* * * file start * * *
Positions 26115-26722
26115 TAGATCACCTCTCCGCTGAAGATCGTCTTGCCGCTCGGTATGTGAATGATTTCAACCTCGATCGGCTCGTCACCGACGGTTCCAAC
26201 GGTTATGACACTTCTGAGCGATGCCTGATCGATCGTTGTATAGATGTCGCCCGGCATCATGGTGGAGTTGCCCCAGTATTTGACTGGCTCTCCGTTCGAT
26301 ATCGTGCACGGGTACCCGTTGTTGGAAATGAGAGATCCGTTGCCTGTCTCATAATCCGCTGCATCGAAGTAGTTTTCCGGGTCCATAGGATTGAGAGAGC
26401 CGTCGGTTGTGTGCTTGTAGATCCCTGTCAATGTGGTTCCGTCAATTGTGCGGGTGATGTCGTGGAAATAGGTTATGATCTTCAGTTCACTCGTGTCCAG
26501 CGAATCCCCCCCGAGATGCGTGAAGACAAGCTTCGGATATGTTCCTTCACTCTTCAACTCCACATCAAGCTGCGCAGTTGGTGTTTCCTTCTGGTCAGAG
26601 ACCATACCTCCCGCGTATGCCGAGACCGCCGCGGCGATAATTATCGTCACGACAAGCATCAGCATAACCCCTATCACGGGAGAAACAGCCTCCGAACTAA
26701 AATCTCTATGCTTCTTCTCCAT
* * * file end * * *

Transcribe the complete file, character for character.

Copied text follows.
Positions 26115-26722
26115 TAGATCACCTCTCCGCTGAAGATCGTCTTGCCGCTCGGTATGTGAATGATTTCAACCTCGATCGGCTCGTCACCGACGGTTCCAAC
26201 GGTTATGACACTTCTGAGCGATGCCTGATCGATCGTTGTATAGATGTCGCCCGGCATCATGGTGGAGTTGCCCCAGTATTTGACTGGCTCTCCGTTCGAT
26301 ATCGTGCACGGGTACCCGTTGTTGGAAATGAGAGATCCGTTGCCTGTCTCATAATCCGCTGCATCGAAGTAGTTTTCCGGGTCCATAGGATTGAGAGAGC
26401 CGTCGGTTGTGTGCTTGTAGATCCCTGTCAATGTGGTTCCGTCAATTGTGCGGGTGATGTCGTGGAAATAGGTTATGATCTTCAGTTCACTCGTGTCCAG
26501 CGAATCCCCCCCGAGATGCGTGAAGACAAGCTTCGGATATGTTCCTTCACTCTTCAACTCCACATCAAGCTGCGCAGTTGGTGTTTCCTTCTGGTCAGAG
26601 ACCATACCTCCCGCGTATGCCGAGACCGCCGCGGCGATAATTATCGTCACGACAAGCATCAGCATAACCCCTATCACGGGAGAAACAGCCTCCGAACTAA
26701 AATCTCTATGCTTCTTCTCCAT